3. Open a Bank Account for Your Business
You will need to have a checking account opened in the legal name of your business.
Then, once the account has been opened, you’ll need to pay your business obligations through that account. Make sure you’re paying any business credit card bills through your new business bank account.
4. Establish a Business Phone Line
It helps to have a separate phone line for your business when creating separation between your personal and business finances.
It can be a business cell line, a VoIP, or even a landline. Just make sure you put the account in the legal name of your business.
5. Open a Credit File
Contact the major credit reporting bureaus to have a credit file opened for your business. In the United States, that means contacting Dun and Bradstreet (D&B), Equifax, and Experian.
6. Apply for Business Credit Cards
If you do not have a business credit card in your possession already, then you’ll want to apply for one. Make sure the line of credit is awarded without a personal guarantee on the debt.
Then make sure the credit card issuer reports information to the credit reporting bureaus.
7. Get a Credit Line with Vendors
Your vendors might be giving you credit already too. If they do, then talk to them about reporting the status of your credit line to the credit reporting bureaus.
With your new business file opened, they can send in your payment history without difficulty.
8. Make Sure You’re Paying Your Bills
If your bills aren’t being paid on time, then your business credit profile is not going to look attractive to financial institutions. It’s that simple.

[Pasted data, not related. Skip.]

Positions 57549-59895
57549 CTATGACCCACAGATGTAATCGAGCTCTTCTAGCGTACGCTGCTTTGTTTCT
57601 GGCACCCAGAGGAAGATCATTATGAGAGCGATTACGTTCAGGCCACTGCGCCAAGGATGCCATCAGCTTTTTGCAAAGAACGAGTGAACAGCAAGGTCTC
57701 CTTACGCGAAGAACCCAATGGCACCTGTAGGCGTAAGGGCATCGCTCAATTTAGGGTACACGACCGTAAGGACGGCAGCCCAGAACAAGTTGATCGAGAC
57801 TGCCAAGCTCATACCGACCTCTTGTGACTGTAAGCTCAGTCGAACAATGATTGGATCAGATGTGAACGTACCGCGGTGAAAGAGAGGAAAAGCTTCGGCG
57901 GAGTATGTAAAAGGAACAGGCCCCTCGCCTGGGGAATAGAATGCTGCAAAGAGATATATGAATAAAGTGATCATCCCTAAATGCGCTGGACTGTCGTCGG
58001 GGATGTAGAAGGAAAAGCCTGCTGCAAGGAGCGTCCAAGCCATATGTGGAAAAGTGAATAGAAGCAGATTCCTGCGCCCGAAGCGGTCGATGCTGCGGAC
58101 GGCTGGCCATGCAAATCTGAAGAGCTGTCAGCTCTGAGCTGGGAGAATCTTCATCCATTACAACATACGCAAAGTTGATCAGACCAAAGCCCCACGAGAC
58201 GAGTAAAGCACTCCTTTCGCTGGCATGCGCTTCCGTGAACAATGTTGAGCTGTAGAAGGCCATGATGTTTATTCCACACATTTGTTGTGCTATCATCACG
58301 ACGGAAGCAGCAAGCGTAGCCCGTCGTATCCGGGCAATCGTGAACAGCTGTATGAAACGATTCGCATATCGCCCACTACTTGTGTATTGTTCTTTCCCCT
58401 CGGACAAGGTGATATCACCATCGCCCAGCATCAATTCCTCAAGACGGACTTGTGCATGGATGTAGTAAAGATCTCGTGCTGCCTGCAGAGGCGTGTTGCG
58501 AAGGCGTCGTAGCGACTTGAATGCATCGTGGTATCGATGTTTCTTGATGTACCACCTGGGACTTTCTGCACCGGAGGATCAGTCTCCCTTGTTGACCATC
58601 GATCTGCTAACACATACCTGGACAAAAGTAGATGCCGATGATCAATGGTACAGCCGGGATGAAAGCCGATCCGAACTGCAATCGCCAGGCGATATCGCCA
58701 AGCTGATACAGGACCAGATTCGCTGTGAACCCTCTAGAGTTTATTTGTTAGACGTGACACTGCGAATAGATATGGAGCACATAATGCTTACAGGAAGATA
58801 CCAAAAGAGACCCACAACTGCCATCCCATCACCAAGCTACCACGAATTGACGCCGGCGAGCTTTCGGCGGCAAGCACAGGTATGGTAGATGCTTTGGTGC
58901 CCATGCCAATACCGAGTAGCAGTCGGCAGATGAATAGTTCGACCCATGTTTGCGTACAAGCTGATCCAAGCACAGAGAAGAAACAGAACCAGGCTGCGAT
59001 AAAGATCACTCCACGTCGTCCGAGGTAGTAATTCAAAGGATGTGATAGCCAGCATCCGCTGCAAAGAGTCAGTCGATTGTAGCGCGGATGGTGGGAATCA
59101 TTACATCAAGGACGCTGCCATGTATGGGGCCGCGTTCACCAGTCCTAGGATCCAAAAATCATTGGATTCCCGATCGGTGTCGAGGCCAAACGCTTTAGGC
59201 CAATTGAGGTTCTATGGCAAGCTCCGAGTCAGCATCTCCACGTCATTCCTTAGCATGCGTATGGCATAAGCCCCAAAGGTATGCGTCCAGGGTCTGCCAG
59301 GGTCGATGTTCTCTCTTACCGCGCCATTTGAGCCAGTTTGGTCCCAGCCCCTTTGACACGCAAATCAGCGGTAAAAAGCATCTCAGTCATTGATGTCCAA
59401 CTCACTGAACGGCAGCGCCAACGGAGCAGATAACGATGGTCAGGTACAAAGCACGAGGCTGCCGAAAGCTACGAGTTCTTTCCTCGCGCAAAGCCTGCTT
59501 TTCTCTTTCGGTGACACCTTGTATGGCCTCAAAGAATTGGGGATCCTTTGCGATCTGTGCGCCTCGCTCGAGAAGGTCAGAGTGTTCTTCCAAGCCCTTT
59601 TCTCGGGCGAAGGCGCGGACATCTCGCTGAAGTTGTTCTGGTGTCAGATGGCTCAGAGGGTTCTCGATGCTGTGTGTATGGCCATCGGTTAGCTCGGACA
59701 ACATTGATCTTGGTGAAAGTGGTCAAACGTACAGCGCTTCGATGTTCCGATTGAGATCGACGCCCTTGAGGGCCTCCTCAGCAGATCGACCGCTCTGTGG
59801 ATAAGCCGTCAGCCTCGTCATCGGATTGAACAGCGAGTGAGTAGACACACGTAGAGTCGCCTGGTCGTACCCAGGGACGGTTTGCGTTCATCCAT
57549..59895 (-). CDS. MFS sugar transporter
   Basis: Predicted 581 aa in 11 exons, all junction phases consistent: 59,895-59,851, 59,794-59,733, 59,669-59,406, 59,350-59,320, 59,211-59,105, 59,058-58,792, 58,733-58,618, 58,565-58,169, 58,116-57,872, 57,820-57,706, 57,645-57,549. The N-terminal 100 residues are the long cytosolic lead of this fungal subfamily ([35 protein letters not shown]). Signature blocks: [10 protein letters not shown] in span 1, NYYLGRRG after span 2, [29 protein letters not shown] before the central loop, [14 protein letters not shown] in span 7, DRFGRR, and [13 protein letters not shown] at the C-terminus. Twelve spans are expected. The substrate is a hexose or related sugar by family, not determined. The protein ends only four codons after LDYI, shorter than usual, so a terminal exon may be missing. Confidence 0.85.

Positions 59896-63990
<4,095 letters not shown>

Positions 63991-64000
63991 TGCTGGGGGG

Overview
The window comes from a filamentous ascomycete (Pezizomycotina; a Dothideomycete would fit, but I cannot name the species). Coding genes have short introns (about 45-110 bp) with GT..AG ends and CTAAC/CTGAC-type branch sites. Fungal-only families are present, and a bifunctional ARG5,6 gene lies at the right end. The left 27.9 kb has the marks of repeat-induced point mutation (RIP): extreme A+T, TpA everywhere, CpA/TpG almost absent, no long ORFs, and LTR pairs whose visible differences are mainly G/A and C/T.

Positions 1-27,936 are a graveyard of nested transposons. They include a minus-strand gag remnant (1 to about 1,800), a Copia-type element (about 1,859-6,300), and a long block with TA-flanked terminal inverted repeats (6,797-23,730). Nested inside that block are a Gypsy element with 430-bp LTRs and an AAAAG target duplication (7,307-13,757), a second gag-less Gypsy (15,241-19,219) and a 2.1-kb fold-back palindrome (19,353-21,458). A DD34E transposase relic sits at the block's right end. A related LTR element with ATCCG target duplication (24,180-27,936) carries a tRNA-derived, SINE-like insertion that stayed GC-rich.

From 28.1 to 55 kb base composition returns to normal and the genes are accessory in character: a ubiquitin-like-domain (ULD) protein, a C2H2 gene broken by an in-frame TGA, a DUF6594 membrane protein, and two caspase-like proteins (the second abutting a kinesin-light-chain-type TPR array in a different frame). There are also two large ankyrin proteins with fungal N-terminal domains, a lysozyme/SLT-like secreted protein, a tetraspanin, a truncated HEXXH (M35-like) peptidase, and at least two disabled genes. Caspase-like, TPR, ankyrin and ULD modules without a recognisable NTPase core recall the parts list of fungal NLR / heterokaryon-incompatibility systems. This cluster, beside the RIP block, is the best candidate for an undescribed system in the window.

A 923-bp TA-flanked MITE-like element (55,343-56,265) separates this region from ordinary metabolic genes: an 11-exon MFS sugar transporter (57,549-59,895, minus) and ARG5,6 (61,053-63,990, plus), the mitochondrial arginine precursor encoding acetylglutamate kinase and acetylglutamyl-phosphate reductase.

When you have good business credit, you’ll be able to obtain friendlier credit terms from lenders. Your interest rates are going to be lower because you present a lower overall risk.
That means you can save money and position your company for favorable terms as you look to grow.
What You Need to Know About Business Credit Bureaus
The major credit reporting bureaus cover your entire allowable borrowing histories.
There are actually hundreds of different reporting bureaus that are active. Focus on the major bureaus instead when building business credit as these tend to be the ones lenders prefer.
Your business will receive a different score from each bureau. That happens because each bureau uses its own scoring model to determine your score.
Each bureau will use different information to determine how to calculate your score as well. At TransUnion, a majority of the information which is used to determine your credit score comes from the data you input for your profile.
Unlike personal credit files, your business is not entitled to one free report from each major bureau every year. You’ll be asked to pay a fee to receive your updated credit report.
Because this is a business expense, make sure that you keep your receipts, so you can deduct it properly when tax season rolls around.
Your business credit score will also be different than your personal score. Business credit scores are measured on a 100-point scale, with 0 being the lowest and 100 being perfect.
A minimum credit score of 75 is usually necessary for businesses to be approved for the best possible rates which are currently available.